Anemia is a condition that develops when your blood lacks enough healthy red blood cells or hemoglobin. Hemoglobin is a main part of red blood cells and binds oxygen. … Anemia caused by decreased or faulty red blood cell production.

Anaemia is a condition in which the number of red blood cells or their oxygen-carrying capacity is insufficient to meet physiologic needs, which vary by age, sex, altitude, smoking, and pregnancy status. Iron deficiency is thought to be the most common cause of anaemia globally, although other conditions, such as folate, vitamin B12 and vitamin A deficiencies, chronic inflammation, parasitic infections, and inherited disorders can all cause anaemia. In its severe form, it is associated with fatigue, weakness, dizziness and drowsiness. Pregnant women and children are particularly vulnerable.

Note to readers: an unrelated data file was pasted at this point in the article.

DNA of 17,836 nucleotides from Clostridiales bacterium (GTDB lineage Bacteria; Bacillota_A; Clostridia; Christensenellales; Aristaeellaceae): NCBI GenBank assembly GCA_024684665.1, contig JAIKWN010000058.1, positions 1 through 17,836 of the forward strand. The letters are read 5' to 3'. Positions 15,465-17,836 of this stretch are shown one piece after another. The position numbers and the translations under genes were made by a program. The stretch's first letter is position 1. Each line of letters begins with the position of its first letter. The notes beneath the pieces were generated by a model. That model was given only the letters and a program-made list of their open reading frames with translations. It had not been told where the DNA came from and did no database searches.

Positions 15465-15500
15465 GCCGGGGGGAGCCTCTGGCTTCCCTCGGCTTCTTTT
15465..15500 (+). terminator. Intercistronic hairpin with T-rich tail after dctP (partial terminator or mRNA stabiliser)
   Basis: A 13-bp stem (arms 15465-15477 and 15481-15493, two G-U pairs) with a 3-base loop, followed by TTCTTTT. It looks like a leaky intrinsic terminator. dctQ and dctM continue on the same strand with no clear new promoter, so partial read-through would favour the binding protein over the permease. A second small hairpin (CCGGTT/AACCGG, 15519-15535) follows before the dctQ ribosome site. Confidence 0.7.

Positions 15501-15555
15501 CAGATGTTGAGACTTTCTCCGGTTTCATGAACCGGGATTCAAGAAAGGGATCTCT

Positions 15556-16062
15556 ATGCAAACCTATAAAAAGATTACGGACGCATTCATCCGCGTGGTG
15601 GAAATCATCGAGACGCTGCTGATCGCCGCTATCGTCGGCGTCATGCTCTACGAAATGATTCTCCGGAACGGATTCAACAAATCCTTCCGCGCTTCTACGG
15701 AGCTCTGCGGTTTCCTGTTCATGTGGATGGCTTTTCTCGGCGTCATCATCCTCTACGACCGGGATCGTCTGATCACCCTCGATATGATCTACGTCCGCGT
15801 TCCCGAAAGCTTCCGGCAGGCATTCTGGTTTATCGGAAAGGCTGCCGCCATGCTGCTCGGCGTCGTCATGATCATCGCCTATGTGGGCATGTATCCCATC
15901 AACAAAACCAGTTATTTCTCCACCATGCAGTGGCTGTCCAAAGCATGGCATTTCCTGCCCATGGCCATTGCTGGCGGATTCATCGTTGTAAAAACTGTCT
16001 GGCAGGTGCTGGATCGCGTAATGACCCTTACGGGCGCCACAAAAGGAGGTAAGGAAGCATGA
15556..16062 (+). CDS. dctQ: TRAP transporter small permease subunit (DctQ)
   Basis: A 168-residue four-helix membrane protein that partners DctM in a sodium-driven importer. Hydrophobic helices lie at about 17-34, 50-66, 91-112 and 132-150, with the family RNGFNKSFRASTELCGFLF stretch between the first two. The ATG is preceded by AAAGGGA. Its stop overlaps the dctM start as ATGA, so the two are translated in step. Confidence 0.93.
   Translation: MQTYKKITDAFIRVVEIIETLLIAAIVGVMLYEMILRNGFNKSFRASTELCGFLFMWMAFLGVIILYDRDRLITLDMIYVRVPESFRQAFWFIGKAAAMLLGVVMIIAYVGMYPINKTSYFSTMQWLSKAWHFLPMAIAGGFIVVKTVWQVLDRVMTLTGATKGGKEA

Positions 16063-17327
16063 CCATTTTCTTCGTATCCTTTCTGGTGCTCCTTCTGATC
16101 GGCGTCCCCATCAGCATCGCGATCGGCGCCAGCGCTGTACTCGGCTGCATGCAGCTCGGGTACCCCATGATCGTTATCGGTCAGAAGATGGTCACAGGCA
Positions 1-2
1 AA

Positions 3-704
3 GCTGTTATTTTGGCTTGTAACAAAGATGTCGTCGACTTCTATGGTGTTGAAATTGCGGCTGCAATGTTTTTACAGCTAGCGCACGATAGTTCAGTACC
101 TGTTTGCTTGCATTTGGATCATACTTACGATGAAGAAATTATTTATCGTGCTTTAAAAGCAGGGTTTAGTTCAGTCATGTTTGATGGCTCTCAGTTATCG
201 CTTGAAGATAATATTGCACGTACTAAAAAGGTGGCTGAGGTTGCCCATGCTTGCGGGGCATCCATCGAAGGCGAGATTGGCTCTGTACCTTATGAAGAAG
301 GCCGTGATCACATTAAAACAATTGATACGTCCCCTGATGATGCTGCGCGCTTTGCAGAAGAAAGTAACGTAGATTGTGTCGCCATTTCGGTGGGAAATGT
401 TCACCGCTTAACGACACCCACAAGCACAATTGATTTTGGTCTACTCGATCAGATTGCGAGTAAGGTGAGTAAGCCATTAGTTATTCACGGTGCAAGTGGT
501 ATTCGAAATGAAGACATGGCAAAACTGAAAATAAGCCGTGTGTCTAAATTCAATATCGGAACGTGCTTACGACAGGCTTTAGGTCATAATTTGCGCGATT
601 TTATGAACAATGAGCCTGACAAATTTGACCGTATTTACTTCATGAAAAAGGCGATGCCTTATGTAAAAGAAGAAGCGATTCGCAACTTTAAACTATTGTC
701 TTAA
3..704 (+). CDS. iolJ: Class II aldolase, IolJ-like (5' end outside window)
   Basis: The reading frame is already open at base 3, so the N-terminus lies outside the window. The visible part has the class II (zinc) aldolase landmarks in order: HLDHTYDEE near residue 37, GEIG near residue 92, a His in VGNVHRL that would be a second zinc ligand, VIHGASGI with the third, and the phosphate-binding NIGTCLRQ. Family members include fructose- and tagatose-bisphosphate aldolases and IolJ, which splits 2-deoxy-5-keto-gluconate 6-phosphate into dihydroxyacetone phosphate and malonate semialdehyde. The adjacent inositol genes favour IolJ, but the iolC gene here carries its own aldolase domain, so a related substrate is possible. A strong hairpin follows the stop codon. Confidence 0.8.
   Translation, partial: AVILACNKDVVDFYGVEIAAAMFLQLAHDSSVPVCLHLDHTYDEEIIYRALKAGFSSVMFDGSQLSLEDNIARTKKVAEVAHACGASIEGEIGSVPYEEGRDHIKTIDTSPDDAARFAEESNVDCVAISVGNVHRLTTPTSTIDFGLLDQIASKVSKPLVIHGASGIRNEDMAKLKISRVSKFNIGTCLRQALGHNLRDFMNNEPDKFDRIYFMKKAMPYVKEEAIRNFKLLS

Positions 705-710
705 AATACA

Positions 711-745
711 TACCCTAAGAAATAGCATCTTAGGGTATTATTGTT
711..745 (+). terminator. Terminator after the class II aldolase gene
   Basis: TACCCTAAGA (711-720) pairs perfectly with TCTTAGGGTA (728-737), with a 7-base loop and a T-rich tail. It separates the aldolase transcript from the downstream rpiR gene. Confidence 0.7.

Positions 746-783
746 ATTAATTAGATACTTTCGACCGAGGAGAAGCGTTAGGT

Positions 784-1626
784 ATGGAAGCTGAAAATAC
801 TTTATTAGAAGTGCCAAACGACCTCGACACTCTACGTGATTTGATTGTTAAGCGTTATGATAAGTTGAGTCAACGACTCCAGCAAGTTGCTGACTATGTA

Iron deficiency anaemia is a condition where a lack of iron in the body leads to a reduction in the number of red blood cells. Iron is used to produce red blood cells, which help store and carry oxygen in the blood. If you have fewer red blood cells than is normal, your organs and tissues will not get as much oxygen as they usually would. There are several different types of anaemia and each one has a different cause, although iron deficiency anaemia is the most common type. Other forms of anaemia can be caused by a lack of vitamin B12 or folate in the body. Read more about vitamin B12 and folate deficiency anaemia.

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